Quinnipiac University has been diligently monitoring its campuses during the COVID-19 pandemic. As a medium-sized university, it has been able to control organized cohorts for classes, sanitation protocols and limitations on activities and events held on campus.
As students arrived back to school, randomized testing began. Administration introduced this necessary testing for all students who would be visiting any of the three campuses for classes or extracurriculars.
Quinnipiac has checked some boxes when it comes to safety for students in the process of getting tested for COVID-19, but it hasn’t checked the boxes that matter the most. While social distancing is the top priority for students, they shouldn’t feel greater danger when required to stand in long lines for testing.
The university’s solution to the social distancing problem should be implementing specific time frames that will ensure sporadic arrivals and timely tests. Not to mention, social distancing will be easier to enforce with fewer people in line.
Initially, 15% of on-campus and 25% of commuter students were tested. So far, students have been experiencing long lines and negligent social distancing standards. With the university recently transitioning from a green to yellow alert level, more commuter students are being tested while on-campus residents testing remains the same.
Abby Blumenfeld, a junior political science major, who was randomly selected for a test, is an example of a student feeling unsafe while waiting for her test at the Burt Kahn Court.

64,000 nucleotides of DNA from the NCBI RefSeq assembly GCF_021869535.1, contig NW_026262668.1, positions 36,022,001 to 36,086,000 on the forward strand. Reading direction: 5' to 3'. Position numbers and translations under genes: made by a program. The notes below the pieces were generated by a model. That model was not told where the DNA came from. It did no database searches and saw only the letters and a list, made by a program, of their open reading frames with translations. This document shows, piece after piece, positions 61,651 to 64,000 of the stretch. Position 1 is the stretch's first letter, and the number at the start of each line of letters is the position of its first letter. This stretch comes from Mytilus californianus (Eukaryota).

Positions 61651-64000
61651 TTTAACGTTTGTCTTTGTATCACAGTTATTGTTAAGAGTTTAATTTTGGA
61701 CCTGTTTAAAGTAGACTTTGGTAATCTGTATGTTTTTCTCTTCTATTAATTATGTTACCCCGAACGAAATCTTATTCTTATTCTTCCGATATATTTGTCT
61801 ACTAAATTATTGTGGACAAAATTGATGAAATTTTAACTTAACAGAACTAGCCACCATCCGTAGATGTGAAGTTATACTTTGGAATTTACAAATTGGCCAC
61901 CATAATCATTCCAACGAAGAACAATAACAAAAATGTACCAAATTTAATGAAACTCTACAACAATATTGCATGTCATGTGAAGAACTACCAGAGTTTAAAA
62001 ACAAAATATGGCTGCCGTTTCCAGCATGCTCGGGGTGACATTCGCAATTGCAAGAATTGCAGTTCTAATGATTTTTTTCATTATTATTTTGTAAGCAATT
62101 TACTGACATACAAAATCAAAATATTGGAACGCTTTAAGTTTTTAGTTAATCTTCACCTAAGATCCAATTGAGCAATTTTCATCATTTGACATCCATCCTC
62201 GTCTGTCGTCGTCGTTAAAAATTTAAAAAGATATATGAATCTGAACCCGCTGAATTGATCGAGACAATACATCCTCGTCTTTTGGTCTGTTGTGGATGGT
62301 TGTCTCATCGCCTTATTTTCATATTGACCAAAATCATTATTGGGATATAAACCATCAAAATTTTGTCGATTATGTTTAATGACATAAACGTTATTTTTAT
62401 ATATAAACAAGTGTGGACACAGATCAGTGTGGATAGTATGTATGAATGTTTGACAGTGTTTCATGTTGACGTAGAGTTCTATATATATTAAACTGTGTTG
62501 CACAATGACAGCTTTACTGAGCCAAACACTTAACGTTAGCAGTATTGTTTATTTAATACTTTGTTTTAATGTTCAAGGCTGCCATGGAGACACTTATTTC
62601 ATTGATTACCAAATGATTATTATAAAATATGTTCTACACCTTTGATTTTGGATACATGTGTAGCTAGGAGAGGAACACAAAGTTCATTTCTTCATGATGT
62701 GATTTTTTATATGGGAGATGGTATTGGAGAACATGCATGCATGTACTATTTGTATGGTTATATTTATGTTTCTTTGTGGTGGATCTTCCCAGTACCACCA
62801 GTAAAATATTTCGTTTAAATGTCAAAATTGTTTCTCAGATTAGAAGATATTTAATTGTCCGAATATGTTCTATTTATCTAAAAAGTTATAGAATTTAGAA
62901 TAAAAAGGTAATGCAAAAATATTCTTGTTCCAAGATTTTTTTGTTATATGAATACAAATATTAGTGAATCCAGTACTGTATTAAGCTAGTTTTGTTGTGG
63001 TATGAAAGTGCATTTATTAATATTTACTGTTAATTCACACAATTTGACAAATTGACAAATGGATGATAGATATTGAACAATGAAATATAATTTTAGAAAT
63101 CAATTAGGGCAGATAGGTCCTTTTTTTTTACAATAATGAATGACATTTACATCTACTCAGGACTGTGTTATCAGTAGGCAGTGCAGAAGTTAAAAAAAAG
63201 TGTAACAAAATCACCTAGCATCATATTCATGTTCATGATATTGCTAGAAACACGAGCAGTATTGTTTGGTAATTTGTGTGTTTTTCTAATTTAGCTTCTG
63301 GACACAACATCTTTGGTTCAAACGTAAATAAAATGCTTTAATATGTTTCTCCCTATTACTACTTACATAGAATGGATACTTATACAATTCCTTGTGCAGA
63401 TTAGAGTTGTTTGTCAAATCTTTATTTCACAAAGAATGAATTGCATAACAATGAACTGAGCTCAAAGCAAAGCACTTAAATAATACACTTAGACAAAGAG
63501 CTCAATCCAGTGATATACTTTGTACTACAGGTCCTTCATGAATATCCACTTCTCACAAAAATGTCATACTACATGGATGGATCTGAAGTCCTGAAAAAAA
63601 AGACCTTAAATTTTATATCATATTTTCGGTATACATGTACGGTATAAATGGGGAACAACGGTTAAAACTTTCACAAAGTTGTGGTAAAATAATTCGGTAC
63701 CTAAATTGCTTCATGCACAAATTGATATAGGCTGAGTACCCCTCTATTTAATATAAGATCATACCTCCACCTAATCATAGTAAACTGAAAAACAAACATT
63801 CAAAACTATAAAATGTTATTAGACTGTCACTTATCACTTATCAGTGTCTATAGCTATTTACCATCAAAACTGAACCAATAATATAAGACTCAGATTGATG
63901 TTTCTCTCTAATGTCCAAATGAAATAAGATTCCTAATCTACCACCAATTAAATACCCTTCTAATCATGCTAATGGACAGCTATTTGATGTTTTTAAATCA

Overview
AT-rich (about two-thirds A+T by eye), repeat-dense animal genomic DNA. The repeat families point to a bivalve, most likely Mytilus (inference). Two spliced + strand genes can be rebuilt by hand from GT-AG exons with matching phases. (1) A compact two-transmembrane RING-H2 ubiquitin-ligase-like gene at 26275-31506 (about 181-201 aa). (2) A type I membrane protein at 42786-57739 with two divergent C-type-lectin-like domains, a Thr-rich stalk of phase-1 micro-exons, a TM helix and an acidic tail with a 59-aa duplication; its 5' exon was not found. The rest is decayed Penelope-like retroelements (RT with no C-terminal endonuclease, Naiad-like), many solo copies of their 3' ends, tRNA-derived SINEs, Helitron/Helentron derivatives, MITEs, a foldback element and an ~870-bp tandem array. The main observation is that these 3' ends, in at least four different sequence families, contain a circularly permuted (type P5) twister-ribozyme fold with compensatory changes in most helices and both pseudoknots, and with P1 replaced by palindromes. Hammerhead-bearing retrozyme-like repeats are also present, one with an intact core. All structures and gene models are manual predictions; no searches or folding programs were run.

“I was shocked to see so many people gathering and nobody regulating the line,” Blumenfeld said. “I expected there to be stickers on the ground for social distancing.”
Instead, students clustered together like they were used to years prior. Even when I was tested, I couldn’t even measure a foot between myself and the girl standing behind me.
The lack of urgency by the university is concerning given it is so willing to act upon those who miss their testing appointments. Quinnipiac has proven that, in a heartbeat, it is ready to punish those who do not follow testing protocol. If a student misses their assigned testing date more than once, they will face consequences such as denial to enter any and all campuses and immediate suspension. The university needs to implement this urgency while ensuring student safety on the testing site.
Senior film, television and media arts major Julianna Coscia shared the same ideas when she noticed large groups.
“The facility is way too clustered and not monitored at all,” Coscia said. “A lot of people stand on line with their friends in a group.”
Quinnipiac is obviously putting in hard work to test as many students as it can each week, which isn’t easy to do on one court in a gym. That doesn’t excuse the overcrowded lines and groups of students standing together. The university should anticipate students arriving as early as possible to get their tests over with.
Students are risking their own health and safety as well as others’ while crowding together at testing sites. Why are people who wouldn’t normally be in contact with one another being forced to herd?